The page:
Although scientific evidence around cranberry juice and tablets is conflicting, Dr. Ellerkman says that taking the latter can do no harm. He does not recommend cranberry juice, however, since it’s high in sugar, and most of us don’t need any more sugar in our diets as it is.
About 11 percent of people with vaginas get UTIs, but the risk doubles for those 65 and older, per May 2019 research in Therapeutic Advances in Urology. Frequent infections are also more common in those who are postmenopausal.
“The pH of the vagina changes with age,” Dr. Ellerkman says. “Post-menopause, the vaginal wall thins out and concentrations of good lactobacilli drop. This causes the pH to rise, and we believe a more alkaline environment is a more hospitable environment for opportunistic bacteria like E. coli to hang out in.”
Once E-coli reaches the vagina, it can easily enter the bladder.
The fix: The good news is that estrogen can help when applied to the vagina. When compared to a placebo cream, vaginal estrogen delivered via a cream or ring reduced the number of UTIs in those who had recurrent infections, found a small 2019 study of 35 women published in Female Pelvic Medicine & Reconstructive Surgery.
Rather than oral estrogen, estrogen cream or suppositories, which are applied directly to the vagina, are found to be effective. You can talk to your health care provider to find the best option for you.
3. You Have a Structural Problem
In people assigned male at birth, recurrent UTIs may suggest you have an enlarged prostate, Dr. Herati says.
In those assigned female at birth, it may be a sign of pelvic prolapse, Dr. Ellerkman says. This is when the muscles supporting the pelvic organs weaken, causing them to drop in the pelvis and making the vagina bulge out.
Both of these conditions can hinder your ability to fully empty your bladder, which turns the bladder into a warm swimming pool of urine where E. coli loves to breed, Dr. Ellerkman says.
The fix: If you have recurrent UTIs caused by an enlarged prostate, surgery may be necessary, Dr. Herati says. Talk to your physician about your options.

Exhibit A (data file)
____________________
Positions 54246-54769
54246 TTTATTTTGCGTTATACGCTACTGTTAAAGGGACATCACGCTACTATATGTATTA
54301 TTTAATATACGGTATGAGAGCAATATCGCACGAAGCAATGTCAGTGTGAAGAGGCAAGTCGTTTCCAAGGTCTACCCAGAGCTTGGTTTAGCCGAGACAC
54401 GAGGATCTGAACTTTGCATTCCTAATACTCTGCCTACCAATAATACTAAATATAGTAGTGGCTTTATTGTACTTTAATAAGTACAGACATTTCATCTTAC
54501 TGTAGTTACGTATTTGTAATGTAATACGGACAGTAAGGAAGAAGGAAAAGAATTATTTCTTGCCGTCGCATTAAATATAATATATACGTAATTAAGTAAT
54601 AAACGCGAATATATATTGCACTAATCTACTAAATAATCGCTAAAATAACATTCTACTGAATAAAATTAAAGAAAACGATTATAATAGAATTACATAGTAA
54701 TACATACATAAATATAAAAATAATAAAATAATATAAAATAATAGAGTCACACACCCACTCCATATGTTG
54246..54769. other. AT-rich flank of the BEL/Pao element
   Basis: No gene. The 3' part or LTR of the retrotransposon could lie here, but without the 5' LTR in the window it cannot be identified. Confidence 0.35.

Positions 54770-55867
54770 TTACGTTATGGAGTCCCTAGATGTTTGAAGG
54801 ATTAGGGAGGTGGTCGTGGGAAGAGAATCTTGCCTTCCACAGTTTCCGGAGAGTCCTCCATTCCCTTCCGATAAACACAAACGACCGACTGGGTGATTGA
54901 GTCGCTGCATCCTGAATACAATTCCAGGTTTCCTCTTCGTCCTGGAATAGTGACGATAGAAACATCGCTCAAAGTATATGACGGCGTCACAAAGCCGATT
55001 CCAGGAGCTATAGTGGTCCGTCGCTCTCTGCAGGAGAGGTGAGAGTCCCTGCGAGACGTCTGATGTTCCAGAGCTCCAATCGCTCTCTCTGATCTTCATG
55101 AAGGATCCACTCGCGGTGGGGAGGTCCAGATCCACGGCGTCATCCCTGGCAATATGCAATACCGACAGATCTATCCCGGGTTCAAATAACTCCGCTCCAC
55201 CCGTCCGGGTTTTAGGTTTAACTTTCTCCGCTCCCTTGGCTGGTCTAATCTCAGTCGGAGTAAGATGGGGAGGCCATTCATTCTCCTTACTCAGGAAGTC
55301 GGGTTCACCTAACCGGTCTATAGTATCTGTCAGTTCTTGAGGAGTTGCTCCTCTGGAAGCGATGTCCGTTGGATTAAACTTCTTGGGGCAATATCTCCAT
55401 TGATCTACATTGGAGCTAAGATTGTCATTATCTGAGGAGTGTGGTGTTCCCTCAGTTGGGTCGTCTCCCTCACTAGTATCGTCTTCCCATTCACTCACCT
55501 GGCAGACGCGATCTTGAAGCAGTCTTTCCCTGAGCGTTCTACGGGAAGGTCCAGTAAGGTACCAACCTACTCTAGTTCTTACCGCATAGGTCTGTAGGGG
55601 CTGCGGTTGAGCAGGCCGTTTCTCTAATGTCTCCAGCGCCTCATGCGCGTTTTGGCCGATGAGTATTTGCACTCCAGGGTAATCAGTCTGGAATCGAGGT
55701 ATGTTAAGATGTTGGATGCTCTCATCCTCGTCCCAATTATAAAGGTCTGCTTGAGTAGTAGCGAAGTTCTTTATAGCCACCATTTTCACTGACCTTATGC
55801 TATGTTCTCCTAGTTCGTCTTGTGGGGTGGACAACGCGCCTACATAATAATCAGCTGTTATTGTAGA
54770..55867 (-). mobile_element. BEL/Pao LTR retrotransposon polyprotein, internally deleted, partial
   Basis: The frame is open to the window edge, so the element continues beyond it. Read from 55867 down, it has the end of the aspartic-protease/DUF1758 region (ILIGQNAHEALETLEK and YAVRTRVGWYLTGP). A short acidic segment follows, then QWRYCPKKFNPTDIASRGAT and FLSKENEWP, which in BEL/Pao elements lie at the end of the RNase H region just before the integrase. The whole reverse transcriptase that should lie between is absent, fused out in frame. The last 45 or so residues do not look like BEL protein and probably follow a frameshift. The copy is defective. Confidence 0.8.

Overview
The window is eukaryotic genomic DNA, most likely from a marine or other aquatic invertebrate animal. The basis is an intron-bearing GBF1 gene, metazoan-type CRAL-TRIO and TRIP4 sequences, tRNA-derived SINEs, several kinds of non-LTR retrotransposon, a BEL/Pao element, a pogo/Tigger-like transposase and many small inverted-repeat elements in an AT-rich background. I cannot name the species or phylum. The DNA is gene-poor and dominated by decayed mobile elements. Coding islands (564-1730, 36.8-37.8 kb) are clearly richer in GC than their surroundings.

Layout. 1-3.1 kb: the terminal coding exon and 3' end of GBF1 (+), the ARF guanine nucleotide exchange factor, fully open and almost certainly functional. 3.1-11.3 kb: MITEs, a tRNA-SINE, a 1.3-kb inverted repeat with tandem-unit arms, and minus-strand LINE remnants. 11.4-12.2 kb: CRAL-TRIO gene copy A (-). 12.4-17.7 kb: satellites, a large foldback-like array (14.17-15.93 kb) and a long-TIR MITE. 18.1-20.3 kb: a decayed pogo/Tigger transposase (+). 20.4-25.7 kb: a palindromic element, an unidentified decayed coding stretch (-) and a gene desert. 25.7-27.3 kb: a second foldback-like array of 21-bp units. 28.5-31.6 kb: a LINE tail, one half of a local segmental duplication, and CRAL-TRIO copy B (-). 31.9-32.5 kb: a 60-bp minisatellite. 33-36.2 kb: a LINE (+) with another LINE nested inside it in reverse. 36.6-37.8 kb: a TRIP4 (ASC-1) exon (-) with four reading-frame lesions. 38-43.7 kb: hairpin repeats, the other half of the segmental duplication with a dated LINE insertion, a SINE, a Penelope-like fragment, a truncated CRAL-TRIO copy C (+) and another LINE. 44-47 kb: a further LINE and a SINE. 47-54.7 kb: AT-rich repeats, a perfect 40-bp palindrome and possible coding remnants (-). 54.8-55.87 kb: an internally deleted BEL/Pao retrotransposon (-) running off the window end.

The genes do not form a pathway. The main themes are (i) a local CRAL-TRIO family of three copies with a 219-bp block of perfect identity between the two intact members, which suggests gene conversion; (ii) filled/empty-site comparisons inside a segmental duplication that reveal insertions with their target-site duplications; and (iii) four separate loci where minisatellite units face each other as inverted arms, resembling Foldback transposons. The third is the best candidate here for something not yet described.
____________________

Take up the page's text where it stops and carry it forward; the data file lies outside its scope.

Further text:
If your UTIs are due to pelvic organ prolapse, doing kegels can often help the condition from worsening, Dr. Ellerkman says. It can also help to work with a pelvic floor physical therapist to be sure you’re performing kegels properly.
4. You Have Kidney or Bladder Stones
For anyone, frequent UTIs could also be a sign of kidney or bladder stones.
“Bacteria love to attach to foreign objects,” Dr. Herati says. “So if you have a structural abnormality like a stone, the body can’t fight those bacteria as effectively.”
The fix: Drinking more fluids, especially water, may help you pass the stones, according to the Mayo Clinic.
Even more reason to drink? A November 2018 study in JAMA Internal Medicine found that people assigned female at birth who drank an extra six cups of water a day experienced half as many UTIs as those who didn’t add the extra H2O. “Dilution helps,” Dr. Herati says.
If this advice doesn’t remedy your problems, it’s important to see your doctor, who can perform tests to check for stones and recommend other treatments, such as surgery.
5. It’s Not Actually a UTI
“People often perceive a UTI that’s not a UTI,” Dr. Herati says.
Some may experience burning when they urinate and other symptoms of UTI, and those problems can improve with antibiotics. However, if what you think is a UTI keeps coming back — and particularly if you also experience discomfort during intercourse — it may be pelvic floor dysfunction.
In this condition, you’re unable to properly control the muscles of your pelvic floor, per the Cleveland Clinic. It has a wide variety of causes, including stress and anxiety, an enlarged prostate and pelvic pain conditions, Dr. Herati says.
The fix: See your doctor for a urine culture, which is more specific than urinalysis and can help reveal an accurate diagnosis, Dr. Herati says.
If you indeed have a dysfunction, pelvic floor physical therapy (with a professional trained in this practice) or biofeedback (where you’re hooked to devices that give you information about your body so you can learn to control its processes) to retrain your muscles can help. So can medications such as muscle relaxants or Cialis, Dr. Herati says.
Everyday relaxation practices like yoga or meditation can also provide relief by helping you learn to relax the pelvic floor muscles, and because “stress and anxiety are drivers of the dysfunction,” Dr. Herati explains. “Stress reduction with yoga, meditation and psychotherapy play a big role in symptom reduction and resolution.”